Dia Duit!/ Bo dia! My name is Sarah and I’m an English teacher here at El Centro Britanico.
I moved to Galicia in 2012 from Cork, in Ireland and honestly, it didn’t take me long to feel at home. Many people, who are not familiar with Galicia, think that it’s just like any other part of Spain, but they are very much mistaken.
Galicia isn’t like any other place I have ever experienced, except for… Ireland! I truly believe that Galicia is the ‘Ireland’ of Spain.
The first similarity I noticed was the rain. It rains A LOT in Ireland, usually between 750 and 1,000 mm a year! On average, 1,886 mm of rain falls a year in Santiago- hence why it’s so green here! Ireland, too, is known for being a green country; a lot of people even refer to it as ‘The Green Isle’.
When asked by family and friends about how I’m getting on here, they often ask, “How are things in Sunny Spain?”, and I quickly correct them, “You mean in rainy Spain?”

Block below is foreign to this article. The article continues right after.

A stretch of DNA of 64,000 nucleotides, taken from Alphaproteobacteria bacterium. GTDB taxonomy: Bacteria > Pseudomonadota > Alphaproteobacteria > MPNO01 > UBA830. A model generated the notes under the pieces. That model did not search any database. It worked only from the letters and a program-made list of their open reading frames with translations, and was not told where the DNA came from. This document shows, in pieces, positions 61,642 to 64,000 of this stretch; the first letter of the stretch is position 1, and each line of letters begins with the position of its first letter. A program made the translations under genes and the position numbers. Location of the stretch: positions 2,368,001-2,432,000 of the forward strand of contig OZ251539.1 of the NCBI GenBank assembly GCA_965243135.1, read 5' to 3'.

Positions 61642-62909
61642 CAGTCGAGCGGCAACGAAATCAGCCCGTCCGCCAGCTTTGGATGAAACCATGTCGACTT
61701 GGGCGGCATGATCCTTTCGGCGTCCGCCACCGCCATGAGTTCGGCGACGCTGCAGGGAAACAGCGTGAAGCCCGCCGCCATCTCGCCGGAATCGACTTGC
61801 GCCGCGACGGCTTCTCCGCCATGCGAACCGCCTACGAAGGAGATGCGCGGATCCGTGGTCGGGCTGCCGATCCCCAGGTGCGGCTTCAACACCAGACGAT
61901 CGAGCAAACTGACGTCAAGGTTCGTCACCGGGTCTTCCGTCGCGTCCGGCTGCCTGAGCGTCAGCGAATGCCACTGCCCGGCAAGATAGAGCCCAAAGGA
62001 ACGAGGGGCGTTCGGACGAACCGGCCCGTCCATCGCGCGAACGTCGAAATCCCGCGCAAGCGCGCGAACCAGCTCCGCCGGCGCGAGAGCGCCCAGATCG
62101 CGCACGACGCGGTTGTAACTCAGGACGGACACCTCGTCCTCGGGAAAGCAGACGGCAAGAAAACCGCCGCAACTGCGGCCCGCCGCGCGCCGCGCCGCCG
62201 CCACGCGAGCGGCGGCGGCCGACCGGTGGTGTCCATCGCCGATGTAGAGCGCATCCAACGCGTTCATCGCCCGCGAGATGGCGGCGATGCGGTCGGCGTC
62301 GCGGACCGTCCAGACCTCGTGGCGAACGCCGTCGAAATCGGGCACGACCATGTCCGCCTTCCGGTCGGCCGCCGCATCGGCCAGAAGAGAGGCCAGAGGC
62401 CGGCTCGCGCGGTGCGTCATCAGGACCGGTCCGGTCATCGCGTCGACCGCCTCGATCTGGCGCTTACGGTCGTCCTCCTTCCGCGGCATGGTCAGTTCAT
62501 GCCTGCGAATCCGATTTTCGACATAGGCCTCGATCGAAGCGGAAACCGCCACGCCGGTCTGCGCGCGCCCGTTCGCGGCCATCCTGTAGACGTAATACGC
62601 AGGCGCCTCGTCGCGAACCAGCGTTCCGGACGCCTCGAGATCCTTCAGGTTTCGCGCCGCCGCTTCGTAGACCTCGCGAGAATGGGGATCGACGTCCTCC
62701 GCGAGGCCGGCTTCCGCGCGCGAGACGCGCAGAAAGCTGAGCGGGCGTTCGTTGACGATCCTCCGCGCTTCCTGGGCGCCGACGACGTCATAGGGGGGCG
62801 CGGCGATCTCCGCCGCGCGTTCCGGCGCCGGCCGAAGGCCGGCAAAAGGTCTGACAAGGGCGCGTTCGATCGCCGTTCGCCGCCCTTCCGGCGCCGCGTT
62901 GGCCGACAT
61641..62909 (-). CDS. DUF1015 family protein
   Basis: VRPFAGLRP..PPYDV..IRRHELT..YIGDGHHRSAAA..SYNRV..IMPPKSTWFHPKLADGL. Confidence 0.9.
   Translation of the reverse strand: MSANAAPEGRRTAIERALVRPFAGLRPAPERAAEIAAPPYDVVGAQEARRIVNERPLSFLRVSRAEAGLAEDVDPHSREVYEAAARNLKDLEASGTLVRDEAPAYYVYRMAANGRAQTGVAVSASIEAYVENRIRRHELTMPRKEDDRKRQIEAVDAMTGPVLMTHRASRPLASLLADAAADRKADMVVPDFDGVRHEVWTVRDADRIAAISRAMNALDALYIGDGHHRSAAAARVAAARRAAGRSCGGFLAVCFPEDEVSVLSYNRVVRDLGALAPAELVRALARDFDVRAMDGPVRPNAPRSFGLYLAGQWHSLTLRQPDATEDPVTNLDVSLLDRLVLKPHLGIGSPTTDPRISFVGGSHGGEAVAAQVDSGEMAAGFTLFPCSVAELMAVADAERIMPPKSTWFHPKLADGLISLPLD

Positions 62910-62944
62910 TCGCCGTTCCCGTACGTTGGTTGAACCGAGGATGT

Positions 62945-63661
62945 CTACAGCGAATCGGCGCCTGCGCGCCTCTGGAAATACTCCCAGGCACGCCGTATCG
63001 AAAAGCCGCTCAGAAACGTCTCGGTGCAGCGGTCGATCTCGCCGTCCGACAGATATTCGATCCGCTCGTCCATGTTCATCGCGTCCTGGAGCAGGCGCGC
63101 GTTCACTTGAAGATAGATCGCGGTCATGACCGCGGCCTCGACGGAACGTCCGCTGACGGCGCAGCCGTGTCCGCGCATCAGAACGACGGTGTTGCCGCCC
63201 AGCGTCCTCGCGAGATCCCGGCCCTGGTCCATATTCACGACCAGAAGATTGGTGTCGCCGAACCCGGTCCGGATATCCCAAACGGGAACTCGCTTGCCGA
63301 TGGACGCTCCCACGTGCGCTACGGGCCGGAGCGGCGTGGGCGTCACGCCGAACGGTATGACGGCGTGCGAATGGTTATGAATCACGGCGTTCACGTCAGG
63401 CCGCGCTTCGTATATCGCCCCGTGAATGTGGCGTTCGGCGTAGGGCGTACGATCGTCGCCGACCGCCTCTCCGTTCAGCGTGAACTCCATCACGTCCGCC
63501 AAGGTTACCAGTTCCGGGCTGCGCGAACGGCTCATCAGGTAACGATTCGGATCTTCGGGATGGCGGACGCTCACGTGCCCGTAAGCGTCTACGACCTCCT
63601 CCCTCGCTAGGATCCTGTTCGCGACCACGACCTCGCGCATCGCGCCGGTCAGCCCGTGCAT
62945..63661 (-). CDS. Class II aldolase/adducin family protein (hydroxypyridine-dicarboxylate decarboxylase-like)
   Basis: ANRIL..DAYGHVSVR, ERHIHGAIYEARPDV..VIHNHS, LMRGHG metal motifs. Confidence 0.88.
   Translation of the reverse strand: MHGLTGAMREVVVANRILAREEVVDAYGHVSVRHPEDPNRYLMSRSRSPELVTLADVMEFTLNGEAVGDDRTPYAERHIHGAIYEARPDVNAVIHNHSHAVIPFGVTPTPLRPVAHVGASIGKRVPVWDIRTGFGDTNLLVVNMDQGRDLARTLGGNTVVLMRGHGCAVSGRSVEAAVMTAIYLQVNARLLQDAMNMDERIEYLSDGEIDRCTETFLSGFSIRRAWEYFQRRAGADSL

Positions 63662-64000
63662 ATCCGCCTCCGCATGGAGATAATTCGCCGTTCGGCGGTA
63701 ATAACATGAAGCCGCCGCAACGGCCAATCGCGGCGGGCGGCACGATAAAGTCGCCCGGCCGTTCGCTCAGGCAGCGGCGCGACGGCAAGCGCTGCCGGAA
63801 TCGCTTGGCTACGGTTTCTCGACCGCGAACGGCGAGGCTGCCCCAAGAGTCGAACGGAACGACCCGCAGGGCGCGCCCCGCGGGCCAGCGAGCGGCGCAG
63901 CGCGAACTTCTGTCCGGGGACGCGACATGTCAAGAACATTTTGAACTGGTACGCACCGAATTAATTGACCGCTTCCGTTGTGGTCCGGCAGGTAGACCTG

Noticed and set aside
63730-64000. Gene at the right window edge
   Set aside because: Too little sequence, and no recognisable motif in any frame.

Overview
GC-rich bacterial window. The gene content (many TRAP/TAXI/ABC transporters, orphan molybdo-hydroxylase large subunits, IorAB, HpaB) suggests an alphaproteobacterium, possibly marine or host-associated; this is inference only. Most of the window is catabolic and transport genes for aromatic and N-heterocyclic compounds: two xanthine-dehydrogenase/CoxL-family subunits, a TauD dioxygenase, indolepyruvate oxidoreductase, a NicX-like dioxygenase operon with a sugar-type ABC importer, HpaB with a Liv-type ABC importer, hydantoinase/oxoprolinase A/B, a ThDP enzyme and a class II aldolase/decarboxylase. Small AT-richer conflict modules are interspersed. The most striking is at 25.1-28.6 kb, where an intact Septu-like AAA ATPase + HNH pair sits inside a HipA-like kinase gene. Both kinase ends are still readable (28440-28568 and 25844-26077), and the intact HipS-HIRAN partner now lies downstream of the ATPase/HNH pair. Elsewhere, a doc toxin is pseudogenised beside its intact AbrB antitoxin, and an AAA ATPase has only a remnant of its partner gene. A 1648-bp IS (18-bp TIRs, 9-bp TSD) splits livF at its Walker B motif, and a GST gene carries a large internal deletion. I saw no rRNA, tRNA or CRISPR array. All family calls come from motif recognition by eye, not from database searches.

We have a far deeper connection than the weather though, us Irish and you Galicians. Ireland went into battle in 1601 (the Battle of Kinsale), when we fought the English, and thousands of Galicians came to Ireland to help us out. So, for your kind and honourable support, let me just say ‘Moitas grazas!’
Our languages are both of Celtic origin. Galicians speak ‘Gallego’ and we speak ‘Gaelic’, although ‘Gallego’ is spoken much more than ‘Gaelic’. Nevertheless, we both feel equally as proud of our native language.
Our food is quite similar, although you’re bigger fans of ‘marisco’ than we are. However, saying that, we do eat it but just not as much. We do have a traditional dish called ‘Bacon and Cabbage’ which would be similar to ‘Lacon con grelos’ here in Galicia.
When it comes to music, we both know how to put on a good show, whether it’s playing the pipes, bodhran, violin, or even the spoons! I always feel like I’m back in Ireland when I go to any foliada here in Santiago!
Last, but not least, we both share an immense love for beer, or just alcohol in general. Socialising is as much a part of your culture as it is of ours.
So, even though my home will always be Ireland, I already feel that it could be here too. When I go back to visit family or for holidays, I always have this feeling of ‘morriña’ and I long to come back to Galicia, o meu segundo fogar!